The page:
Commentary

Users Complain About Facebook's Redesign. Should This Be News?

I've been wrestling with two potential topics for the column this morning (no, Twitter was not one of them), and decided that my two ideas are, in fact, attached. One topic was going to be my take on the Facebook redesign, and the other was to continue the extremely vibrant discussion that got started around last week's column about how social media is killing the focus group. (Not everyone was ready to put a stake in the focus group's heart, but God knows, I tried.)

So how does all this sync up? In stories like the one I read this morning about coming tweaks to the Facebook redesign, based on consumer feedback since the redesign launched last week. The story, from The Wall Street Journal, said this: "The moves, which will be introduced in coming weeks, represent the second time in two months Facebook users have pushed the company to modify changes it introduced. In recent weeks, the social network wrote a new terms of service after users complained that some previous changes it made to its policies could be interpreted to give Facebook ownership over their information.

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"It's unclear whether the changes will appease users, thousands of whom have criticized the new design as disorienting."

What? You mean Facebook users had some complaints about the redesign? And now Facebook is going to change the redesign based on user feedback? Facebook management must suck because they didn't get it right before the users spoke!

I kid, of course. What really stands out about this story is that there couldn't be more difference between the terms of service debacle and the Facebook redesign. In the first instance, Facebook made the changes without user input, and in the second case, not only did it preview the new redesign publicly before it went up, but is making changes based on what users have said about it since it went live.

As social media gathers steam, the process of releasing a product, gathering customer input, and then tweaking it should be viewed as the customary way of doing things, not, as it is treated in this Journal story, as some horrible failure on the part of those who make the product. Not to single the Journal out, but such stories -- and we've all read them before -- carry a distinct pre-social-media bias. (I'm sure I've been guilty of it at times, too.) Before so many voices were available, a lot of true feelings consumers had about products were buried. Now that they're not, every expression of consumer frustration is viewed as a news story, and a corporate failure. That's not always the case.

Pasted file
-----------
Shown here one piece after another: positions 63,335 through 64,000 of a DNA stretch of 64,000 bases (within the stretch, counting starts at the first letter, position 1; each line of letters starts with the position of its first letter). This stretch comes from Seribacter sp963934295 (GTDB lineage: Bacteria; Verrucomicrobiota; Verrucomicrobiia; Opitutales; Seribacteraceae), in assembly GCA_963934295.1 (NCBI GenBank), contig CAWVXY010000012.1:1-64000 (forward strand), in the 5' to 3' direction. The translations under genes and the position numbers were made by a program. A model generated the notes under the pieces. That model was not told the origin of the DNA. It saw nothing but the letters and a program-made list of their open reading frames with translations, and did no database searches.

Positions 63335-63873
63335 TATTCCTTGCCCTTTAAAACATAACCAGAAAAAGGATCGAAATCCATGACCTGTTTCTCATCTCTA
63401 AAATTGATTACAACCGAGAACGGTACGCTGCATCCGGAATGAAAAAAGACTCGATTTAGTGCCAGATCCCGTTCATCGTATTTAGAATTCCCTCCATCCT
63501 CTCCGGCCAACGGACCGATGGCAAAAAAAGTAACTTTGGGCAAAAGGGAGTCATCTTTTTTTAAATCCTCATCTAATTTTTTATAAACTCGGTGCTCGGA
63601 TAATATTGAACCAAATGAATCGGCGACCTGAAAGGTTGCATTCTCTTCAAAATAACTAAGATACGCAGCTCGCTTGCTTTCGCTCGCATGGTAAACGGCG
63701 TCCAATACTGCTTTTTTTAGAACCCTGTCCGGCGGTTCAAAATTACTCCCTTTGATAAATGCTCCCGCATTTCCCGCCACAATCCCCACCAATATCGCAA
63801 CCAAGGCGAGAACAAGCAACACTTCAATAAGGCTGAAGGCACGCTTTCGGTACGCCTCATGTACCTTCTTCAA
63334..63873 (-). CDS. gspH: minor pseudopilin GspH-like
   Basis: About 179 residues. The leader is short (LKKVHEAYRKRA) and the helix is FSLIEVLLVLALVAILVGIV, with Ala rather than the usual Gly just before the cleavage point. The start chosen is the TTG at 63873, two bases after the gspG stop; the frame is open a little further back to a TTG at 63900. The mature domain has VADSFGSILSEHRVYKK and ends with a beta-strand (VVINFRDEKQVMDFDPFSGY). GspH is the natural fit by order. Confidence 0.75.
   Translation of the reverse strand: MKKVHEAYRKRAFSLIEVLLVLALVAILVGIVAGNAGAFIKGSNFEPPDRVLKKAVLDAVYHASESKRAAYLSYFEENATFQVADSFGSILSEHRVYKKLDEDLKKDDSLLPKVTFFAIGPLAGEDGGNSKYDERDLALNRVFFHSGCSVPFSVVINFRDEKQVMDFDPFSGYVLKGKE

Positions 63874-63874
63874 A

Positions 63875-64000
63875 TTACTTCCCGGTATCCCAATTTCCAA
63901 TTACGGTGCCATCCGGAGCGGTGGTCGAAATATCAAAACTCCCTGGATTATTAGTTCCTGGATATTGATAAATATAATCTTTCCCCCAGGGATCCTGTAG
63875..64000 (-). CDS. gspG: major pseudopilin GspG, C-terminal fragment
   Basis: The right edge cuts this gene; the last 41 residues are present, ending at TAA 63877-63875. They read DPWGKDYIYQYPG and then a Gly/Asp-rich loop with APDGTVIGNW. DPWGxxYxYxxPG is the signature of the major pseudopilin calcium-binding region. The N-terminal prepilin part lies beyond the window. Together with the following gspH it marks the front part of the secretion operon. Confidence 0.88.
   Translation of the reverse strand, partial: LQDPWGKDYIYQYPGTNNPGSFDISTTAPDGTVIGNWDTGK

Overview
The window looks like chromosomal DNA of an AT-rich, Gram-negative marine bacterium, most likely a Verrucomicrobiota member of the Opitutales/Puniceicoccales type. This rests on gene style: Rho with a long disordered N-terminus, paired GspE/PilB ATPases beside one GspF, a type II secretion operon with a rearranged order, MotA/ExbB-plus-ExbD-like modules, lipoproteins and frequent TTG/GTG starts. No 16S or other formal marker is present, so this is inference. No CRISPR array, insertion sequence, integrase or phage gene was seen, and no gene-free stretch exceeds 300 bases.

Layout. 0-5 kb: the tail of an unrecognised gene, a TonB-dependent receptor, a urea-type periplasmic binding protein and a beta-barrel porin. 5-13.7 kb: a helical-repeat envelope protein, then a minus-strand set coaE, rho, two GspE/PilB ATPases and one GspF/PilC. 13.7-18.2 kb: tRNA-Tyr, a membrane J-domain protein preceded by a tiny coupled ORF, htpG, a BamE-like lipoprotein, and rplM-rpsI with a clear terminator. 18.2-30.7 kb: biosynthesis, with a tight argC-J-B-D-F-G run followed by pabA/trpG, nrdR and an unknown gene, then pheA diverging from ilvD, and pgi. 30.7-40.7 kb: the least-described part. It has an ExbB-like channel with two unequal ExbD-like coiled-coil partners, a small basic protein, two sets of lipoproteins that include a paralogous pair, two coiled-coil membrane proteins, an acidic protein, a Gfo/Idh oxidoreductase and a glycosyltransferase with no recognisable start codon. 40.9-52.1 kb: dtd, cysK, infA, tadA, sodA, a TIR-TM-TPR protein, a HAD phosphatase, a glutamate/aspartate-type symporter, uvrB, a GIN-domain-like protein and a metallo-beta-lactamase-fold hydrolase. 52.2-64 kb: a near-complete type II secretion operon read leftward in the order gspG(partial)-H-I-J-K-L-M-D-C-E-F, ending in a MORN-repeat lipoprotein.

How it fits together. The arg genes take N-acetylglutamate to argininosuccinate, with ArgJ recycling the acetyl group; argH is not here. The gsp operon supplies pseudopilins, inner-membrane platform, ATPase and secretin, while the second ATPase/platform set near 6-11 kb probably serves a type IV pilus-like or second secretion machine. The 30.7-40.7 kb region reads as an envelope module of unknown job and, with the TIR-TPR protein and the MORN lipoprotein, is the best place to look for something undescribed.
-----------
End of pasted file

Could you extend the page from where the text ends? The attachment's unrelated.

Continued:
I'm assuming that Facebook did preview its new look for some users even before the public preview. Call it a focus group, if you must. But even if the Social Media Insider community didn't quite manage to kill the focus group last week, it is, at the very least, an increasingly limited tool. The input companies gather after products and services are in the marketplace will become far more important. The problem with the SyFys and the Tropicanas of the world is that they seem to have thought that the consumer research they did before launch marked the end of the process. As Facebook is realizing, it's only the beginning.

13 comments about "Users Complain About Facebook's Redesign. Should This Be News?".
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  1. MARK LOGIURATO, March 25, 2009 at 2:25 p.m.

    anyone over the age of 30 on facebook should not be allowed any input into the look and feel.......